GV Orchards Merger_Credit Country News

Orchardists (L-R) Chris Turnbull, Alex Turnbull, Stuart Pickworth, Rocky Varapodio, Peter Hall and Shane Hall. Image Credit: Country News

Four family-run Goulburn Valley orchard businesses will merge to create one of the largest fruit packing and growing companies in the district.

Country News reports the four businesses are Oakmoor Orchards, run by Rocky Varapodio, Turnbull Brothers Orchards, run by Chris and Alex Turnbull, Chatswood Farm, run by Peter and Shane Hall, and Pickworth Orchards, run by Stuart Pickworth.

All four parties have signed contracts with a multi-billion-dollar Canadian pension fund, the Ontario Teachers’ Pension Plan, with the investment to be managed by their Australian agriculture arm, AustOn.

The new business will have about 500ha of orchards, with a total property size closer to 800ha.The biggest production crops from the merged business will be apples, pears, cherries and stone fruit.

Ardmona grower Rocky Varapodio will become the general manager of the single business which is expected to start on July 1, subject to Foreign Investment Review Board approval.

“We’re very excited about this,” Varapodio told Country News. “This is about growth and looking to the future.”

The venture will bring together two packing sheds, OzPac (Varapodios) and Integrity Fruit (M J Hall and Sons) and allow them to offer buyers greater depth and security in supply.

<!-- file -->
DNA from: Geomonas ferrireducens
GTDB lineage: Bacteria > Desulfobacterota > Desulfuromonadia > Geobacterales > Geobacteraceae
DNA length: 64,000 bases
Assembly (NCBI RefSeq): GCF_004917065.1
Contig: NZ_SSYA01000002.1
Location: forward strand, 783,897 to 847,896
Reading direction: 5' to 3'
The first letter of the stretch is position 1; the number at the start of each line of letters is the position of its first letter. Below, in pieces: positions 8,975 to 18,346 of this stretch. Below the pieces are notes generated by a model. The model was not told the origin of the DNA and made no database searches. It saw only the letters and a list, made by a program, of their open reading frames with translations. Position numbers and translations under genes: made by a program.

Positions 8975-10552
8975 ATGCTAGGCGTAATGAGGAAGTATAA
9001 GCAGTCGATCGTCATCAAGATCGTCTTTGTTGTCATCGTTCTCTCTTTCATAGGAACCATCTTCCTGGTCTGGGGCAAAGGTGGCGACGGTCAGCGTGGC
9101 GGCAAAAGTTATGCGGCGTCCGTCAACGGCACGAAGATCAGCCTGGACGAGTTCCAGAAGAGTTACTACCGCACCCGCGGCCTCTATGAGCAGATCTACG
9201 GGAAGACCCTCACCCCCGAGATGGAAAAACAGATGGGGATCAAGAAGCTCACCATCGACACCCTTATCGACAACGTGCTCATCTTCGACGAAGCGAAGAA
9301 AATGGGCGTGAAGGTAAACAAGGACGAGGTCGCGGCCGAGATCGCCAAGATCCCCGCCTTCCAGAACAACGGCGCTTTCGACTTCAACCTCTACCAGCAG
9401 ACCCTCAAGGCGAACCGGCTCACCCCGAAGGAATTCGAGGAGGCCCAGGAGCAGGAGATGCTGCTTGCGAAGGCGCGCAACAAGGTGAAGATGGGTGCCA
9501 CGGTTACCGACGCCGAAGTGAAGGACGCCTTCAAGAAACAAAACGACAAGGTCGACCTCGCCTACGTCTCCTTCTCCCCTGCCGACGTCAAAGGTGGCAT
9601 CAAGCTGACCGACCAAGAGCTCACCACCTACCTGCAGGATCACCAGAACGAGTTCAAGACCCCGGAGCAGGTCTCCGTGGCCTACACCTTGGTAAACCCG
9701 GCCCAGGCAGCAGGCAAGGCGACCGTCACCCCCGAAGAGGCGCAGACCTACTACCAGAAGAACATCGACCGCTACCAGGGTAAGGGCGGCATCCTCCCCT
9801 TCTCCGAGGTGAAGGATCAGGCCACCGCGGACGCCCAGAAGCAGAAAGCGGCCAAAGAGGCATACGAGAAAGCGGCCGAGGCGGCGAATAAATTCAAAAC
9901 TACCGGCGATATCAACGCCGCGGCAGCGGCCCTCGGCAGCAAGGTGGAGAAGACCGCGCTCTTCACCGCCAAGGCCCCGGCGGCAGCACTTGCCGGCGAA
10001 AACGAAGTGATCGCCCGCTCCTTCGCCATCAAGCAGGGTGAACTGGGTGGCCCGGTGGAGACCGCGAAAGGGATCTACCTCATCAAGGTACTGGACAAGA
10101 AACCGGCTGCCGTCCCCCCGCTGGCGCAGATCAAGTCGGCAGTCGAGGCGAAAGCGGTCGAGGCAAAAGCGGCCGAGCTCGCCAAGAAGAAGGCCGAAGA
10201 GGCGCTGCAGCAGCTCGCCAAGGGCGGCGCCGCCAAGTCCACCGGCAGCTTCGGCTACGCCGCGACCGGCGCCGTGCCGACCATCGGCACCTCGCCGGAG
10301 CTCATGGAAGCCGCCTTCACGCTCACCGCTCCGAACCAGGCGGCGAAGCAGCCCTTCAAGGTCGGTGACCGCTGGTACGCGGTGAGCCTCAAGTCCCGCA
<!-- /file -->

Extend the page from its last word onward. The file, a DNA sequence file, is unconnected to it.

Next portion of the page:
The discussions have been ongoing for about 18 months and Varapodio acknowledged it had deliberately been kept confidential because of the sensitive nature of the negotiations.

Varapodio noted the introduction of an investor would give the new business capital, enabling it to further develop and grow the combined business.

He said the capital could be applied in areas like crop protection; for example, enabling the expansion of new technologies or hail netting.

He also said the new partnership provided the scale required to take advantage of growth opportunities in key horticulture sectors, including apples, pears, cherries and stone fruit across domestic and export markets.

Varapodio said the consolidation would enable the group to gain better access to export markets.

“It’s about having scale for those export opportunities. But it’s also about being able to service domestic markets a lot better with good, long lines of supply.”

In selecting the Ontario group, Varapodio said they had considered other potential partners, but AustOn was attractive because of its track record and their position already in agriculture.

“[AustOn] have said clearly they want to use the local knowledge and skills in the management of the business. They wanted to partner with solid family businesses,” explained Varapodio.

Chief executive of AustOn, Tim Lee, said the corporation was proud to be partnering with local farming families and supporting their shared vision for their future in the horticulture sector.

AustOn employs local teams to manage Aroona Farms, producing almonds in South Australia and Victoria, and Jaspar Farms, which produces avocados in Western Australia.

The Ontario group manages pension funds on behalf of about 330,000 current and retired teachers and holds US$221bn in assets and in 2020 recorded a net return to members of 8.6 per cent.